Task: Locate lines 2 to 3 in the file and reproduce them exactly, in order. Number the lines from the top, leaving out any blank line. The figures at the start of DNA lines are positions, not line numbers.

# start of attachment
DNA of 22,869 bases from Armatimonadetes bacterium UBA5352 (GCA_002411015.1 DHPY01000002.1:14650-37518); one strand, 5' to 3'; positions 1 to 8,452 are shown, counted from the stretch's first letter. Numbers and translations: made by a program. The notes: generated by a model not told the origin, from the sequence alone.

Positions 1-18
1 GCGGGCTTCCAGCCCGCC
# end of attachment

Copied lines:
Positions 1-18
1 GCGGGCTTCCAGCCCGCC